• I'm just not seeing much reason to get one right now, not when I'm saving for the Xbox One and PS4. If it was at a lower price and if it supported AMD GPU's for PC streaming, I might get one. But they also need to get some developers to make some good Android exclusives, not just your typical mobile time wasters and ports of older console/PC titles, but some actuallAAA exclusives that are optimized for Tegra 4.
    2
  • for U$180, I can get a nice Lenovo Phone. For U$ 500, a good Xbox.. not sure if I need a Shield where I could play anywhere..
    0
  • When nobody wants to buy your SOC, I guess you have to make up a new product. Not very useful past the initial gimmick.
    4
  • "shield Competes to your Disposable income" Really??
    1
  • What a pointless product. This will be a flop.
    1
  • Shield really doesnt make me want to use it instead PC.
    3
  • Maybe in 3-5 years when mobile graphics really starts to come into their own. $300 for something I'd play while taking a dump isn't good value, I have a phone that can do much more afaik. If I want dedicated gaming I'd play on my PC or even buy a next-gen console for that money in a year's time.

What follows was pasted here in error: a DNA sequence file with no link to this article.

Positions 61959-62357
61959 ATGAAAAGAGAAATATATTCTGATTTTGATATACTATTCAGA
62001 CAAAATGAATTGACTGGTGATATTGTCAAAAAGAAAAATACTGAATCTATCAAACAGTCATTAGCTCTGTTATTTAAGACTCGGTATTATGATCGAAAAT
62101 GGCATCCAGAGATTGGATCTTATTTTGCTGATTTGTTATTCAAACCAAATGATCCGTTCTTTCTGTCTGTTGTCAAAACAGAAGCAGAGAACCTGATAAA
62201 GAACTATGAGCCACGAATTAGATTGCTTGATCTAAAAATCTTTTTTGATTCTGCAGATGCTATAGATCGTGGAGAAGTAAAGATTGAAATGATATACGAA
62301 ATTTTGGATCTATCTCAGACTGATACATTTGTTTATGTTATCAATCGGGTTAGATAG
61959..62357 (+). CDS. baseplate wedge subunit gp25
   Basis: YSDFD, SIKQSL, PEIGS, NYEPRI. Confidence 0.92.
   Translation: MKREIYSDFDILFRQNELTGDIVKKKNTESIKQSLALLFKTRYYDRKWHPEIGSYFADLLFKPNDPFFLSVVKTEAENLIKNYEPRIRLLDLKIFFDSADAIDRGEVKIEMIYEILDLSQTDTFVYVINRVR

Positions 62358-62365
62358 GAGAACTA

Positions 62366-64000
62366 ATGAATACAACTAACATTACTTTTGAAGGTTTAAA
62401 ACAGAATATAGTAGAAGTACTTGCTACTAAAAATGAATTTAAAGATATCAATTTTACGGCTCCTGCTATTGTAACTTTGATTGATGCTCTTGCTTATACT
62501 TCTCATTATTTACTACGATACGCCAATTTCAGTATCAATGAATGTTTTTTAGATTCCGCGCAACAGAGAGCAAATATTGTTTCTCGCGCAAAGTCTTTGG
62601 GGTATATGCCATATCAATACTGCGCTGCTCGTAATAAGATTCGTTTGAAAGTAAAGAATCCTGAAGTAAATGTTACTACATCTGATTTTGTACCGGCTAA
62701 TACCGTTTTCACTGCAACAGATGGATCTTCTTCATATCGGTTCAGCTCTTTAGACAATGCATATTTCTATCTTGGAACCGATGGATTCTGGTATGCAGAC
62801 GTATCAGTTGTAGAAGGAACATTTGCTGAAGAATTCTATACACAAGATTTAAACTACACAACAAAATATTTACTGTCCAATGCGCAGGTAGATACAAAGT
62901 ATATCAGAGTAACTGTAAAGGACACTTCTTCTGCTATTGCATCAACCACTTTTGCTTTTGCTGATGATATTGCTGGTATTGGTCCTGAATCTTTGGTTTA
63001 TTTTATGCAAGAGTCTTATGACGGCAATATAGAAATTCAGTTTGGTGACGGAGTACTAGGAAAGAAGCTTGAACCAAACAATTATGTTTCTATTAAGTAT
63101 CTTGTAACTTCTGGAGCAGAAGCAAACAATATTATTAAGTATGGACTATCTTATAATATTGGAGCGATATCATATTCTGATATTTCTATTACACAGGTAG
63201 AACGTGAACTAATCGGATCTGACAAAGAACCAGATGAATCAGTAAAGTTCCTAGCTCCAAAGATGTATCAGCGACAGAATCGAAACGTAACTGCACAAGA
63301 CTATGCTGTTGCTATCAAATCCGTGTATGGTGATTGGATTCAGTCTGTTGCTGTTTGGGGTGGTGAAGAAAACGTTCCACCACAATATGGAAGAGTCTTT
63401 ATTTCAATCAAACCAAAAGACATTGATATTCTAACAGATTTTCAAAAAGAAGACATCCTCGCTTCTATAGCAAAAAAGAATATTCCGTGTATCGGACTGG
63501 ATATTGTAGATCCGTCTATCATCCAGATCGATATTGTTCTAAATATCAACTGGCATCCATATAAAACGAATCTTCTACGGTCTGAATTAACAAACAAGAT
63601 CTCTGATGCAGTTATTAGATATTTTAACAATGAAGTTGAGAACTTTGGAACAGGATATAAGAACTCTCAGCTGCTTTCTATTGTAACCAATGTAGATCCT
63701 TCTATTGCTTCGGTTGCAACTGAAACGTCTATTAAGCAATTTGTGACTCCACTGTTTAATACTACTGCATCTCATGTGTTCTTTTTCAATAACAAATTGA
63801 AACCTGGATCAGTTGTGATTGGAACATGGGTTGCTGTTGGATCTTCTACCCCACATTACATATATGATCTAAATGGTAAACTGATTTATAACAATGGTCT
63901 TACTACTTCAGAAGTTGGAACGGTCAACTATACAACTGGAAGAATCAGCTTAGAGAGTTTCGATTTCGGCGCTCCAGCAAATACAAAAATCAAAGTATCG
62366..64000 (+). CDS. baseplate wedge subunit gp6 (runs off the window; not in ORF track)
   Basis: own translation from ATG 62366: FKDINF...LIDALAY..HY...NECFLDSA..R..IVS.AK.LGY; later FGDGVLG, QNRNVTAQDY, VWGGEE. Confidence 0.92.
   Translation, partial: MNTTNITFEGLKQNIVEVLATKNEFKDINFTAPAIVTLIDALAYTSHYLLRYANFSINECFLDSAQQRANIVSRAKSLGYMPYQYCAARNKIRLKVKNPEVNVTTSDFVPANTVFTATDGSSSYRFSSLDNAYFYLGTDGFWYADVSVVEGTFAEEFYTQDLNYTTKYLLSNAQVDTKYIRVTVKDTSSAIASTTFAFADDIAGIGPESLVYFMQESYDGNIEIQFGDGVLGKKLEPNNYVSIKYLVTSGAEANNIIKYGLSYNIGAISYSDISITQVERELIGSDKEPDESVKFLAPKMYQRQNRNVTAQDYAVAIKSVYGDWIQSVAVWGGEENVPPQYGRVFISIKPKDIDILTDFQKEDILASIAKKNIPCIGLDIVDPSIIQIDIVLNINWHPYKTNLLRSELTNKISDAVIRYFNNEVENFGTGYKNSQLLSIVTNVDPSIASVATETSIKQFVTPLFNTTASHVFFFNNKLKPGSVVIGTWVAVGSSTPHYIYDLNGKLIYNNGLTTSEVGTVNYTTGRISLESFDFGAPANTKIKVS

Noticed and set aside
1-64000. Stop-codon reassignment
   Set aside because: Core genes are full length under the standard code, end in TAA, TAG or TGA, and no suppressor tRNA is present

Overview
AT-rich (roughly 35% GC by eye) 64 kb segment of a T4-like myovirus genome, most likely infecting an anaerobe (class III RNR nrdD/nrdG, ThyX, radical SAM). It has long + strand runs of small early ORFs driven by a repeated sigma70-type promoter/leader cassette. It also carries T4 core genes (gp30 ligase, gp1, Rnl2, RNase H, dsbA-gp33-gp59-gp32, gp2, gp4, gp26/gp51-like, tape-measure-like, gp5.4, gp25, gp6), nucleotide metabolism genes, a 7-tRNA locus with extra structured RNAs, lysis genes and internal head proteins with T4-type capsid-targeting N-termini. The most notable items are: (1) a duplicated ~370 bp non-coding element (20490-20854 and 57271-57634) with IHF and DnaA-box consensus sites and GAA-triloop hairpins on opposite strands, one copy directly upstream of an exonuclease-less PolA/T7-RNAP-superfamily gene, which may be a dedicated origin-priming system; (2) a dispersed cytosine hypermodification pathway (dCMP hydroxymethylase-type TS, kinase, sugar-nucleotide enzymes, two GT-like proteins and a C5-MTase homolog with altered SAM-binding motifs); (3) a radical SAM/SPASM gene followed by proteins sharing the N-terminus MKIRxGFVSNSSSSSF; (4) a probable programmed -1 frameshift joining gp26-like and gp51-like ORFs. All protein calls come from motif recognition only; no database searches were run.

Side notes, isn't the Tegra 5 about the same power as a current console? That's next year too so assume in 4 years after that it should be 5x the power at least (Tegra 6 is supposedly 2x as powerful so 2.5x the power of Tegra 6 in ~3 years). That'd start to approach next gen consoles power in a handheld device. I'd probably pay $300 for that in 5 years assuming nothing else is better value.

    It's not like this is progression is unimpressive however, 5 years ago we had pitiful mobile processing power compared to today. I'm not expecting similar growth because that'd be crazy - http://cdn2.ubergizmo.com/wp-content/uploads/2013/07/tegra-5-kepler-graphics-curve-640x315.jpg - but still. 20x the growth from today will be possible considering Nvidia's Tegra roadmap shows Tegra 6 being ~10x performance of T4.
    0
  • Great thorough review about a niche product.
    3
  • 134065 said:
    We've been playing with Nvidia's Shield handheld for more than a month, but only recently got access to its killer feature: streaming PC game content. Does Nvidia's foray into the hardware world deserve your $300, or is this expensive toy impractical? Nvidia Shield Review: Tegra 4-Powered Handheld Gaming : Read more